-Creates an identity: sense of self
What purpose has an eating disorder had in your life? Do you know?
The important thing in recovery is to begin to pursue other means of getting these needs met, or facing the issues that have been avoided.
Some ways to move forward can include:
-Practice ways of relaxation or self-soothing
-Direct communication to get your needs met
-Don't rush recovery. Set a realistic pace
-Separate sexuality from recovery (if applies)
-Work on 'sitting' with feelings
-Look for ways to define and feel good about YOU.
-Without apology-

Monday, January 4, 2010

New Year's Resolutions or Expectations?

Now, as we have said our good-byes to 2009, and have embarked on the first decade of the 21st Century, many of us may be reflecting on the past, and 'resolving' for the future.I'm personally not a big fan of New Year's Resolutions. I have seen this work far too often as a 'rule' to be broken, and the 'butt' of many jokes.
I'd rather see each day as a new opportunity to set goals for ourselves or to envision and move toward dreams we may have for our lives.For those of us who have suffered, or continue to work for recovery from an eating disorder, it's not uncommon for us to expect and pursue unrealistic things for ourselves. Perfection? I don't believe in it. Therefore we can not be imperfect either. I'm not saying that I don't believe strongly in the power that each of us possesses to pursue greater things for our lives, but I encourage you to stop and think if that pursuit is building you up or tearing you down.The expectations that we place on ourselves AND others oftentimes end up being the things that defeat us. This often parallels the need/desire for control in our lives and our environment. This isn't feasible. We cannot control those around us. And when we expect others in our lives to be a certain way or do a certain thing, often we are setting ourselves up for anger, frustration, resentment, or any mixture of emotions...which too often get stuffed down inside and may surface as self-harm (ED). Is it worth it? Do we really have a right to put our own expectations on others..especially if we are setting ourselves up in the process? I don't believe we do.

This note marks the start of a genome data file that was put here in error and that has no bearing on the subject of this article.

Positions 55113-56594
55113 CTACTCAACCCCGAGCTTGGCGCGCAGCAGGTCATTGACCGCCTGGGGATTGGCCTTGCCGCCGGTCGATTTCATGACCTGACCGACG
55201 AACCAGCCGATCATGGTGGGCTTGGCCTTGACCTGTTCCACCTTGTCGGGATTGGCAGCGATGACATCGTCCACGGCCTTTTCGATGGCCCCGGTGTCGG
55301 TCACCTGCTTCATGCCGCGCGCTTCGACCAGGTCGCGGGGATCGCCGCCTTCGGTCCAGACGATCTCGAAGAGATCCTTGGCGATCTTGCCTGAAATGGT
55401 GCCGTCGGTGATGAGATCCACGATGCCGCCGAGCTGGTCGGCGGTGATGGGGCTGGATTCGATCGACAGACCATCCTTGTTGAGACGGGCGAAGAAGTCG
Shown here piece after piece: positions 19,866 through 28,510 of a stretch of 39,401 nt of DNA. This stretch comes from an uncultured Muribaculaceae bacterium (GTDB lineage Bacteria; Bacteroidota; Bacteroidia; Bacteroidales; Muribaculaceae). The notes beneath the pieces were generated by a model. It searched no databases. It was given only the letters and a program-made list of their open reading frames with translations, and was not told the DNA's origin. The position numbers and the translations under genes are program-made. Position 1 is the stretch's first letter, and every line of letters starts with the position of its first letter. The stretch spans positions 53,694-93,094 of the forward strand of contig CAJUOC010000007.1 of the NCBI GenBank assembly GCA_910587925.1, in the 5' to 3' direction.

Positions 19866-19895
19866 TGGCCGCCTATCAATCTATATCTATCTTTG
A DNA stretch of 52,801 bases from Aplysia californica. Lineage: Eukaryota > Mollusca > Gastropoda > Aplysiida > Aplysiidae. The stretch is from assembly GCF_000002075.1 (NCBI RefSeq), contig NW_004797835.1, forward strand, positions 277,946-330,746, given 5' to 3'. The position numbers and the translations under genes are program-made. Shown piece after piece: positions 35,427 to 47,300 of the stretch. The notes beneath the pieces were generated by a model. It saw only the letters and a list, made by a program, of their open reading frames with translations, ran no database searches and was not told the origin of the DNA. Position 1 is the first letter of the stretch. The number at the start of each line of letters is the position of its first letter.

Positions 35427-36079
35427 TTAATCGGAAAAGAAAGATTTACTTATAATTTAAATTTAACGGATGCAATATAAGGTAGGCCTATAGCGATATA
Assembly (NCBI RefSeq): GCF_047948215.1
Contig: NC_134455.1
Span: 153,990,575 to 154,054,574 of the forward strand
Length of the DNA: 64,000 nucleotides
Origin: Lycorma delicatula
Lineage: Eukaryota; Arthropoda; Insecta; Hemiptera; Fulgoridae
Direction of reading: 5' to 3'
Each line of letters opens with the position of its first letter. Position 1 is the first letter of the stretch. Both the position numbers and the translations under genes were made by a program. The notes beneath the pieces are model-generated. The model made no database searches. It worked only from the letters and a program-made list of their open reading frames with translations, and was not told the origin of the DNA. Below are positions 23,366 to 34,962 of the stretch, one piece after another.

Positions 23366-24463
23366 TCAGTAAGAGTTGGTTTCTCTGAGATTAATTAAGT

And as I have adopted this concept more and more into my own life (thanks to my husband :), I have felt a great burden taken off of me. My need to control and 'see all' very seldom surfaces anymore.I am not referring to our rights to be respected by others, or to be loved and cared for, but the 'expectations' that emerge from our own need for certainty and control.The flip side of this may be even more damaging for we who are or have been 'people pleasers'. The expectations (or perceived ones) that we face in our lives daily carry much more power to 'fuel' our eating disorders and the strive for perfection than almost any other factor. I'm referring to the 'extremes', not the reports we have due for school or work, etc. It's when we sacrifice ourselves (literally) in order to please others, be accepted, or to avoid criticism, when the harm is done. I was told from a very young age that I was 'so good'. Wow! That's a tough label to keep in place. I was told exactly what was the 'right' way to think, act, and grow up. These 'expectations' were very gender stereotypical, so my only option for adulthood was marriage and raising children. My response? I decided (subconsciously) not to grow up. This wasn't the only factor in the development of my eating disorder, but it was a strong one. Are you living your life to meet others' expectations? Are they realistic? Do they correlate with your own values and goals for your life? Are those expectations actually infringing on your free will and rights? Maybe now is the time to decide what YOUR beliefs, values and life goals are, outside of what others expect.
So, perhaps you can ask yourself as the time approaches to celebrate 2010, how can I prevent from 'setting myself up' for disappointment or defeat as I work my recovery? How can I relax what I expect from others so that I am better focused on meeting my own needs?May each of you be blessed with a safe, healthy and joyful New Year!!